innovations. Hunger was fought by our 

ancestors, and we can fight it again today 

using different techniques.”

Feeding My Family

(2013)


1

“Food security exists when all people, at all times, have 

physical and economic access to sufficient, safe, and 

nutritious food to meet their dietary needs and food 

preferences for an active and healthy life.”

Food and Agriculture Organization, United Nations (2003)



“We want Nunavut to be food-secure, meaning that all 

Nunavummiut, at all times, will have physical and economic 

access to sufficient, nutritious and culturally-relevant foods.”

The Makimaniq Plan: A Shared Approach to

Poverty Reduction (2011)

INTrOduCTION

Nunavummiut share a commitment to address what is considered to be a food security crisis

1

. In fact,



the 2007-2008 Inuit Child Health Survey states that 7 in 10 Inuit preschoolers in Nunavut live in food

insecure households

2

. Access to healthy and affordable food has been a challenge for Nunavummiut



for many years, and this issue has emerged as a major political and public concern.

In 2009, the Government of Nunavut released a statement of priorities, Tamapta, which emphasized

the importance of meeting the basic needs of Nunavummiut, including affordable, healthy food. As

part of these priorities, the Government of Nunavut announced that it would prepare and implement a

poverty reduction strategy

3

.



In 2010-2011, the Nunavut Roundtable for Poverty Reduction undertook an extensive public

engagement process to inform a territorial poverty reduction plan. This process included efforts to

understand the experience of food insecurity among Nunavummiut. As a result, the poverty reduction

strategy, The Makimaniq Plan: A Shared Approach to Poverty Reduction, called for “those in leadership

roles that deal with food security to work together for the benefit of all Nunavummiut.” The Makimaniq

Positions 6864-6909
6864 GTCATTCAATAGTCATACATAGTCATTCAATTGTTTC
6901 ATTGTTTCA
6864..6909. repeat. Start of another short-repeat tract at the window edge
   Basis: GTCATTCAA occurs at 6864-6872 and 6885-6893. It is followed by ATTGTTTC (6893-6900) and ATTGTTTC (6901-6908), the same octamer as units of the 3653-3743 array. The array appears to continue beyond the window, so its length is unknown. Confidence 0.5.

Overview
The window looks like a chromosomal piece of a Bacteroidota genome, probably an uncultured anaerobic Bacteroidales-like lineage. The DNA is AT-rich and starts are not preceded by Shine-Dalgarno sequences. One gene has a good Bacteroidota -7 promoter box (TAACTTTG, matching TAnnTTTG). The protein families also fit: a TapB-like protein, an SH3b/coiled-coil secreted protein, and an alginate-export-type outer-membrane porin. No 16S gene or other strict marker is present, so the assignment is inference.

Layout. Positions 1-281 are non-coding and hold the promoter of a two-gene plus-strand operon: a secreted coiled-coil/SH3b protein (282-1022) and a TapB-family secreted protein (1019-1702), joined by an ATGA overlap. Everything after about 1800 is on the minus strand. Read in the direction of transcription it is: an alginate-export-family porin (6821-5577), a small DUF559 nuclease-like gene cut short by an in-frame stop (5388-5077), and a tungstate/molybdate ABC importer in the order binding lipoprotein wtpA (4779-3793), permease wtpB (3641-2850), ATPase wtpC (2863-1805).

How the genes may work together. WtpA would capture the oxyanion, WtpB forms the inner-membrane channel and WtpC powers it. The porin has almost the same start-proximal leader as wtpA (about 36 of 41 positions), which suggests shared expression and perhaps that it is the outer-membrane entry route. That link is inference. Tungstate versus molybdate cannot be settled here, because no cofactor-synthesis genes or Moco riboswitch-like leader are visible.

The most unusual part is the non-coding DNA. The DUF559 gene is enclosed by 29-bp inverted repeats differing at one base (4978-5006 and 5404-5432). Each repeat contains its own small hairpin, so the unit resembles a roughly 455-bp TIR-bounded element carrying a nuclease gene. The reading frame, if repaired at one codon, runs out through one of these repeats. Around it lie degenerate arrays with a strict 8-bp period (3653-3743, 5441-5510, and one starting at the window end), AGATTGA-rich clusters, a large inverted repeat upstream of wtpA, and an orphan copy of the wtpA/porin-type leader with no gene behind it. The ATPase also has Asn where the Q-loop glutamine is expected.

Plan included a commitment: “We will establish a Nunavut Food Security Coalition... and develop a

territorial action plan on food security.”

4

The Nunavut Food Security Strategy is the result of this commitment. Prepared by the Nunavut Food



Security Coalition, the Strategy is derived from the poverty reduction public engagement process that

was used to prepare The Makimaniq Plan, the recommendations outlined in Nunavut Tunngavik Inc.’s



2010-2011 Annual Report on the State of Inuit Culture and Society

5

, the thousands of statements



from Nunavummiut documented in the Government of Nunavut’s Qanukkanniq report card

6

and on



social media, the evidence from academic and government research, as well as the Nunavut Food

Security Symposium

7

.

The Nunavut Food Security Strategy reflects over two years of collaborative effort, and describes the



actions that must be taken to improve food security in Nunavut.

1

Wakegijig, J., Osborne, G., Statham, S., Doucette Issaluk, M. (2013). Collaborating toward improving food security in Nunavut.



International Journal on Circumpolar Health. 72: 21201.

2

Egeland, G.M., Pacey, A., Cao, Z., Sobol, I. (2010). Food insecurity among Inuit preschoolers: Nunavut Inuit Child Health Survey,



2007-2008. Canadian Medical Association Journal, 182:243-248.

3

GN (2009). Tamapta: Building Our Future Together (2009-2013), p. 11.



4

Nunavut Roundtable for Poverty Reduction (2011). The Makimaniq Plan: A Shared Approach to Poverty Reduction, p. 6.

5

NTI (2012). 2010-2011 Annual Report on the State of Inuit Culture and Society: The Status of Inuit Children and Youth in Nunavut.



6

GN (2009). Qanukkanniq: What We Heard.

7

Nunavut Food Security Coalition (2013). Nunavut Food Security Symposium Record of Proceedings.



2

A CALL TO ACTION: ThE FOOd SECurITy CrISIS IN NuNAvuT

Rates of Food Insecurity in Nunavut

While food insecurity affects populations worldwide, it is a particularly urgent public health issue for

Nunavummiut. Rates of food insecurity are at critical levels in the territory (Figure 1). The Inuit Health

Survey reported that nearly 70 per cent of Inuit households in Nunavut are food insecure

8

. This is over



eight times higher than the national average and among the highest documented food insecurity rates

for an indigenous population in a developed country

8, 9

.

The Impact of Food Insecurity on Health and Well-Being



Everyone in Nunavut experiences the impacts of food insecurity in some way. Most predominantly, food

insecurity directly affects individual health and well-being. Food insecurity increases the risk of chronic

disease, impacts mental health, and lowers learning capacity

11

. Food insecurity in Nunavut also has



broader indirect consequences; because food insecurity can affect families and communities, it poses

a threat to overall social stability, cultural integrity, and economic development. All Nunavummiut, even

those who are food secure, are affected by the negative impacts of food insecurity.

The Complexity of Factors Influencing Food Security in Nunavut